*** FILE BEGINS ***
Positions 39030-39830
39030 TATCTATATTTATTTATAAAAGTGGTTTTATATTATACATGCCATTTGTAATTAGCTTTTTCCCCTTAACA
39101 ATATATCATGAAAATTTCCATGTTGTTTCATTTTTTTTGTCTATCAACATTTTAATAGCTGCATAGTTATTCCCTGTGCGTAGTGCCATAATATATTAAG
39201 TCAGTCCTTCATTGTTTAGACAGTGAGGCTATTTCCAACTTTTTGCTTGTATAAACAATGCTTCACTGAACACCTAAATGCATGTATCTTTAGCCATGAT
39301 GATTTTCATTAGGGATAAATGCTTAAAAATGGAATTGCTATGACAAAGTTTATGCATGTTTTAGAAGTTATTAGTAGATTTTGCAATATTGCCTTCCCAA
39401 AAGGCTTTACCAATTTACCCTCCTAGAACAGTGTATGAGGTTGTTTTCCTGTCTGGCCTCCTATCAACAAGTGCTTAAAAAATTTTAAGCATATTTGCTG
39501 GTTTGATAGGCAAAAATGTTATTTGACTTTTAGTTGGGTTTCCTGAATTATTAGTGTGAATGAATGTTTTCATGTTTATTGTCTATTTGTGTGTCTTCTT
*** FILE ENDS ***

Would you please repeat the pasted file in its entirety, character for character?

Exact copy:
Positions 39030-39830
39030 TATCTATATTTATTTATAAAAGTGGTTTTATATTATACATGCCATTTGTAATTAGCTTTTTCCCCTTAACA
39101 ATATATCATGAAAATTTCCATGTTGTTTCATTTTTTTTGTCTATCAACATTTTAATAGCTGCATAGTTATTCCCTGTGCGTAGTGCCATAATATATTAAG
39201 TCAGTCCTTCATTGTTTAGACAGTGAGGCTATTTCCAACTTTTTGCTTGTATAAACAATGCTTCACTGAACACCTAAATGCATGTATCTTTAGCCATGAT
39301 GATTTTCATTAGGGATAAATGCTTAAAAATGGAATTGCTATGACAAAGTTTATGCATGTTTTAGAAGTTATTAGTAGATTTTGCAATATTGCCTTCCCAA
39401 AAGGCTTTACCAATTTACCCTCCTAGAACAGTGTATGAGGTTGTTTTCCTGTCTGGCCTCCTATCAACAAGTGCTTAAAAAATTTTAAGCATATTTGCTG
39501 GTTTGATAGGCAAAAATGTTATTTGACTTTTAGTTGGGTTTCCTGAATTATTAGTGTGAATGAATGTTTTCATGTTTATTGTCTATTTGTGTGTCTTCTT